Identity as Collection; Collection as Identity

Photo of bookshelf in family home

A photo I took of a bookshelf in the home where I grew up.

About a month ago we discussed Participation and Identity in this course; you might remember that Kathryn and I spoke a lot about Jorge Luis Borges, while Megan Brown and I spoke about Tumblr a bit. The gist of the conversation was that, for a person who collects a number of things, that collection might become an identity for that person: I’m thinking of a reblog tumblr, where a person makes no “original” content but still conveys a sense of themselves through the things they chose to add to their collection. For instance, I am one of those people who reblog photographs of snails. Also, mycology tumblrs are a bigger thing than you might expect. If you prefer something more high-culture, I’ll add the Borges quote again:

A man sets out to draw the world. As the years go by, he peoples a space with images of provinces, kingdoms, mountains, bays, ships, islands, fishes, rooms, instruments, stars, horses, and individuals. A short time before he dies, he discovers that that patient labyrinth of lines traces the lineaments of his own face.

I haven’t been able to put together any concrete thoughts on this, so I’m not going to give this a full-post treatment, but since then I’ve been toying with the observation that GLAMs (galleries, libraries, archives, museums, and other such glamourous institutions) also have collections. You could also consider the GLAM’s collection a key component of its identity. I’m wondering if there’s any way to tie these two things together: the identity-as-collection of social media and the identity-as-collection of GLAMs. Can the practices of one be used to promote the practices of the other? The Horniman’s tumblr might be a place to look: could a library start a similar project (a book-by-book examination of the library?), linked in with the catalogue/OPAC in some way?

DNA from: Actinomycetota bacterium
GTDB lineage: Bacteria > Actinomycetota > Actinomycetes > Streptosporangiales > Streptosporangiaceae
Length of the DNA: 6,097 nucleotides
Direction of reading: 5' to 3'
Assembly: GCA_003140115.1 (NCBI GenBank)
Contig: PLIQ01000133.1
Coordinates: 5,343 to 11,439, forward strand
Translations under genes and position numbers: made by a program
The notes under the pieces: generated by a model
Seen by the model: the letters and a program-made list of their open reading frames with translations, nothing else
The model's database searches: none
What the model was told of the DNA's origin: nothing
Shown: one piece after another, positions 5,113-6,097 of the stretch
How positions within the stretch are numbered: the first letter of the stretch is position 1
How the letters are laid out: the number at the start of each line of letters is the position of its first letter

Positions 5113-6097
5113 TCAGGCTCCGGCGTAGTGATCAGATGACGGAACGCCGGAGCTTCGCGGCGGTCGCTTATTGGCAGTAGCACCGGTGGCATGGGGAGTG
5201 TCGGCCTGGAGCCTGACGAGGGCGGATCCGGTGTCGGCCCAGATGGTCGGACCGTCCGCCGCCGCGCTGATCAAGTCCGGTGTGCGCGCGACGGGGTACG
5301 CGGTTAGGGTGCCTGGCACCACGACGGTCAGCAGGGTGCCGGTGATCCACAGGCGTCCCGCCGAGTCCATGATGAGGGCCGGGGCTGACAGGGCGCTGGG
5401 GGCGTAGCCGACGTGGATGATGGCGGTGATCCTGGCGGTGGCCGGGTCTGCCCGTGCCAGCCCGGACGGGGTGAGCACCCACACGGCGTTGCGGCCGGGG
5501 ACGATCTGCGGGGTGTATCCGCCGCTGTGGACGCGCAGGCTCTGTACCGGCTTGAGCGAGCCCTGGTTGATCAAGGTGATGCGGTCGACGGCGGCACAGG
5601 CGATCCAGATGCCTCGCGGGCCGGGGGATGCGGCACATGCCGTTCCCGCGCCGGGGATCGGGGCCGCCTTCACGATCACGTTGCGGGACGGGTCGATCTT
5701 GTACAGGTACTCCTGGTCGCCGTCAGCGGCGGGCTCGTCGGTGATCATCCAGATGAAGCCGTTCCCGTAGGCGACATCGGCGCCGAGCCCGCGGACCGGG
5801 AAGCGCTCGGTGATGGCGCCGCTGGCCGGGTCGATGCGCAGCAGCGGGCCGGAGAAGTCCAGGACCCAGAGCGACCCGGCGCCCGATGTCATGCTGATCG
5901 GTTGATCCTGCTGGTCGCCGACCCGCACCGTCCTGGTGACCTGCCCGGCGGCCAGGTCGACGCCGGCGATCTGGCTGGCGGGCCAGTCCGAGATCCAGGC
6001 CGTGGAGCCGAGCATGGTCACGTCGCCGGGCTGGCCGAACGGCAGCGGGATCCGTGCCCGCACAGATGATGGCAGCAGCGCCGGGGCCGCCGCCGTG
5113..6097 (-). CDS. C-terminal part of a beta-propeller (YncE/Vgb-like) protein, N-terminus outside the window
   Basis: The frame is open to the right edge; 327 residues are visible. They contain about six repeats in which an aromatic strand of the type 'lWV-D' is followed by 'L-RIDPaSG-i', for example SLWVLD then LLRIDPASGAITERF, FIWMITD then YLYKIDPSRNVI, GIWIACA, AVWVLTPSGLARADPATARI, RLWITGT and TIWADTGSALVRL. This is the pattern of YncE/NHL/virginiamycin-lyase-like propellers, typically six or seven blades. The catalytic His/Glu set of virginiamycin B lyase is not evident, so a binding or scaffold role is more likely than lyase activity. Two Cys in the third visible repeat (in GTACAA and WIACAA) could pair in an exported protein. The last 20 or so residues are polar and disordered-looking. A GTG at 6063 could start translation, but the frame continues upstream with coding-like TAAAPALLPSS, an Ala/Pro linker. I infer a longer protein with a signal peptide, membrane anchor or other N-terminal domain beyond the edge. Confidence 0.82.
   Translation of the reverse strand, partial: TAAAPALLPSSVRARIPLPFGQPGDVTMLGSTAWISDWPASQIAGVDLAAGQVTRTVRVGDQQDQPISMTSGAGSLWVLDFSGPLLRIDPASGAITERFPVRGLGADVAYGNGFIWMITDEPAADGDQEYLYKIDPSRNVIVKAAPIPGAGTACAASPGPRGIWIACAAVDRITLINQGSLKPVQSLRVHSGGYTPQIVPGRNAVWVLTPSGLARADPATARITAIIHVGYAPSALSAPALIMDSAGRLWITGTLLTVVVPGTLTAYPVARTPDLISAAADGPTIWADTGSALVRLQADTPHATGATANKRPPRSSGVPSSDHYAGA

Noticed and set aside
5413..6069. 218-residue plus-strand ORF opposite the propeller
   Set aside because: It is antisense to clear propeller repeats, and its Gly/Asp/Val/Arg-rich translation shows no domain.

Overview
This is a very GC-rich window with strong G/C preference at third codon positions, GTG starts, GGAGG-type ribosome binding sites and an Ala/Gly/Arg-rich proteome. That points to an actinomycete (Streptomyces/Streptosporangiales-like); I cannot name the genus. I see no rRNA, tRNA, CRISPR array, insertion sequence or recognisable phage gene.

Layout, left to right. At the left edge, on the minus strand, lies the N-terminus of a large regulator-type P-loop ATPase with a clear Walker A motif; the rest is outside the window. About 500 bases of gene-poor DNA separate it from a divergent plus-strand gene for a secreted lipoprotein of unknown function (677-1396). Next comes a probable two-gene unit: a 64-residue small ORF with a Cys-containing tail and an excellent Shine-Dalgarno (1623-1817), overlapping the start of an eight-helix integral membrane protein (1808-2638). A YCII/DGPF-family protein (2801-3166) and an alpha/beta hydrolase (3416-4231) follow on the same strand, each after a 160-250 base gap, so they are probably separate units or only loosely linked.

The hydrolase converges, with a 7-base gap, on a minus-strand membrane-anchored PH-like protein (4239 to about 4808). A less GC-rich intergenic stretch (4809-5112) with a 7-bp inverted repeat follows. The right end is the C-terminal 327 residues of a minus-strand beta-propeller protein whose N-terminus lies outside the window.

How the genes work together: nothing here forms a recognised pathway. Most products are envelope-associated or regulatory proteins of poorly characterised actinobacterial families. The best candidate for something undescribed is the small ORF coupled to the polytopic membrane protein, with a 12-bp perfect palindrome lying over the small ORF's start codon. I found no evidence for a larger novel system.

A related concept: making a portrait of someone by taking a photograph of books selected from their bookshelves was one of the Art Assignment’s art assignments.

1 thought on “Identity as Collection; Collection as Identity

  1. Oh, now I want to go pull Borges off the shelf again, but am going to resist the urge!

    The concept of collection as a part of identity plays out interestingly in archives. There seems to be inconsistent practice around acquiring collections of individuals as part of the archival fonds. For example, it’s not uncommon for a donation of someone’s archives to include books that they owned. Typically, published material that would be available elsewhere might get weeded out, and so not end up in the person’s fonds. However, if the person were a famous writer, their book collection probably would be kept. I guess my point here is that in some instances what a person collects is considered to be a key part of their identity, and in other cases it is not. Where that line is drawn is quite subjective, of course.

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